Obama Administration Gives States More Time To Decide On Health Exchanges

On Friday afternoon, the Department of Health and Human Services extended the deadline until Dec. 14 for states to submit plans to set up state-based health insurance exchanges under the health care law. Those states that want to partner with the federal government have until Feb. 15 to outline the duties the state government would handle in running the exchanges.

Kaiser Health News: Obama Administration Extends Deadline For State Exchanges
The Obama administration on Friday gave states more time to submit plans to set up state-based health insurance exchanges, a concession to the reality that many states had delayed planning until they saw who won the presidential election" (Galewitz, 11/9).

Reuters: States Given More Time To Work On Health Exchanges
The Obama administration gave states extra time to work toward setting up new health insurance exchanges on Friday, days after President Barack Obama's re-election ensured the survival of his healthcare reform law. The move is seen as a concession to dozens of states that delayed compliance with the Patient Protection and Affordable Care Act until after the November 6 election. Opponents of the plan had hoped a victory for Republican Mitt Romney would ultimately result in the law's repeal (Morgan and Selyukh, 11/9).

Bloomberg: States Given Extra Month For Health Exchange Blueprints
President Barack Obama's administration gave U.S. states one more month to decide how they plan to develop new health exchanges that will let people shop for insurance coverage. While the states still must say by Nov. 16 if they plan to build their own marketplaces, they can now wait until Dec. 14 to submit the actual blueprint, Health and Human Services Secretary Kathleen Sebelius said in a letter sent yesterday to state governors. States that want to create a partnership with the federal government to manage the exchanges have until Feb. 15 to outline the duties they'll handle (Wayne, 11/10).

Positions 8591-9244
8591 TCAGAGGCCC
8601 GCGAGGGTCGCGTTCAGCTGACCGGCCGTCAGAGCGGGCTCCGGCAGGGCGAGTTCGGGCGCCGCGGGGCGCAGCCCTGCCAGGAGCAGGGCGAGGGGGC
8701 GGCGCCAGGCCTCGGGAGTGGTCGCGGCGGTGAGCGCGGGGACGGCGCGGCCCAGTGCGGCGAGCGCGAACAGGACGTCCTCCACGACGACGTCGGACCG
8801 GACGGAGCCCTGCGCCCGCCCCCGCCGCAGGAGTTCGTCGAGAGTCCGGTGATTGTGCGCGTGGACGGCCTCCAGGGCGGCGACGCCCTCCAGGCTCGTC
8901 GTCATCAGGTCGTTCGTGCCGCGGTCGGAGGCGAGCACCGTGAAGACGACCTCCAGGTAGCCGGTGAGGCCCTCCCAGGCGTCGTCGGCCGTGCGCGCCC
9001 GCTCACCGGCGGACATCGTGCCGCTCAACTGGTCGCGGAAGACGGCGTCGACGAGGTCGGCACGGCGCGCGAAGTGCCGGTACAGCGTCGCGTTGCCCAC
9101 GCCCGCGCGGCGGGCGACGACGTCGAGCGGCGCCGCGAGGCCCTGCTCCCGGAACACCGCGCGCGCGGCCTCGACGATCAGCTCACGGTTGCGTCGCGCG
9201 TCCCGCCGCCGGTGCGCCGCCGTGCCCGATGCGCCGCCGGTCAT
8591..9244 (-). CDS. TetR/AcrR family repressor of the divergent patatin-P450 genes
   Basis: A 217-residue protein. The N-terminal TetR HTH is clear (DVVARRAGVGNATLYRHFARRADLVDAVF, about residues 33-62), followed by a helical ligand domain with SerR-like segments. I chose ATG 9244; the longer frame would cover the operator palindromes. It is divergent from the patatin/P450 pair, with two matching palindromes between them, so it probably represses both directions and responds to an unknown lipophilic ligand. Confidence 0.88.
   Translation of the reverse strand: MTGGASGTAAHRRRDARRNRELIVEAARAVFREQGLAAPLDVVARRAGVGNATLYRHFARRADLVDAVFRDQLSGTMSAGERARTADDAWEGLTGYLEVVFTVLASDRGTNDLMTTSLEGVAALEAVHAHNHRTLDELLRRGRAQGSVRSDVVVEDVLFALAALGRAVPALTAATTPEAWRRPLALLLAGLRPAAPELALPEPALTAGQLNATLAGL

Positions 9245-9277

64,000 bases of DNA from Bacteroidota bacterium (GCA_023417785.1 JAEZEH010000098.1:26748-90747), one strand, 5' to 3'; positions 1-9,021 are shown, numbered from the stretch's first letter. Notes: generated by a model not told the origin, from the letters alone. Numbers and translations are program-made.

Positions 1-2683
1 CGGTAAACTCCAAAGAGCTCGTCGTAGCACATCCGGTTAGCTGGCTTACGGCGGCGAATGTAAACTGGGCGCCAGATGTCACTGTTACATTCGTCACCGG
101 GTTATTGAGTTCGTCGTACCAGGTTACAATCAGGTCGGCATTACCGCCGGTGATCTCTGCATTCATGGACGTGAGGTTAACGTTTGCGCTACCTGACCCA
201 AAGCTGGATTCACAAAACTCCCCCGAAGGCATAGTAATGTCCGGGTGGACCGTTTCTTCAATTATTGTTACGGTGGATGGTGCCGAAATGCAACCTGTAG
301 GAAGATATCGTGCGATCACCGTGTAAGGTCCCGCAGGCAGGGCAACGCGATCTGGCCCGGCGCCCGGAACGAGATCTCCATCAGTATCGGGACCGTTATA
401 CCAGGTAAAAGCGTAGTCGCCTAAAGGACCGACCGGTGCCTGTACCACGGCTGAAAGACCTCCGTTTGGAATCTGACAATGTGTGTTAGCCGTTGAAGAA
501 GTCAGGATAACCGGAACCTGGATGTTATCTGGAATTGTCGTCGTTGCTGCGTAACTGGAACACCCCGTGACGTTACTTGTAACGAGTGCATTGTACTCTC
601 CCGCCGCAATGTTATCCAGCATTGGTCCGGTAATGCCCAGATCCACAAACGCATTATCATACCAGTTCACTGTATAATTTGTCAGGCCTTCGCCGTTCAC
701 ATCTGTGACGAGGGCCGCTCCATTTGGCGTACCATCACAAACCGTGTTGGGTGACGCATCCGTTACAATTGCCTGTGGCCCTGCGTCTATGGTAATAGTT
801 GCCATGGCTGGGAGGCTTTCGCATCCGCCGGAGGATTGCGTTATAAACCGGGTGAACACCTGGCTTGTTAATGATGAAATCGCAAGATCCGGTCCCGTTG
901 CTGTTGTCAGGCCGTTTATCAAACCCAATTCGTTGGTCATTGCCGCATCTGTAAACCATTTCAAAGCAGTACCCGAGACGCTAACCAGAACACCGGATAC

CQ HealthBeat: Health Care Law's Insurance Market Rules Might Provoke More Battles In The States
The next big hurdle for implementation of the health care law: States must adopt the overhaul’s major changes to how consumers purchase health insurance, which are due to take effect in 2014. They are very guts of the measure's promise of better access to health care. But tough new standards on guaranteed issue, age rating and more might also provoke a new round of fights in Republican-controlled states where officials have been so resistant to implementing the overhaul that they've refused to set up state health insurance exchanges. Insurers, health policy experts, state regulators and others are watching to see if proposed rules are issued as soon as Tuesday dealing with insurance market regulations, as well as standards for qualified health plans and minimum standards for essential health benefits (Norman, 11/12).

Medpage Today: Feds' Health Exchange Plans Still Hazy
States wanting to run their own health exchanges under the Affordable Care Act (ACA) recently got a last-minute deadline reprieve, but little information is known about how exchanges would work in states that choose to let the federal government run them, insiders said. Details on which plans will be included in the federal online marketplace and what will be covered at what rates -- all questions states may like to know answers to before they decide if they will run their own exchanges -- are still unknown. Under the ACA, exchanges would operate in every state to allow individuals to buy health insurance. Exchanges can be run by individual states, by the federal government, or by a combination of the two under an arrangement known as a "state partnership exchange." The exchanges are scheduled to begin operating on Jan. 1, 2014 (Pittman, 11/12).

NPR: Health Insurance Exchanges Explained
Last week's election may have settled the fate of the federal Affordable Care Act, but its implementation after months of uncertainty has caught many of the players unprepared. Late last week, the federal government extended the deadline for states to decide what they want to do about health exchanges. Those are the new marketplaces where individuals and small businesses will be able to shop for health insurance (Rovner, 11/13).

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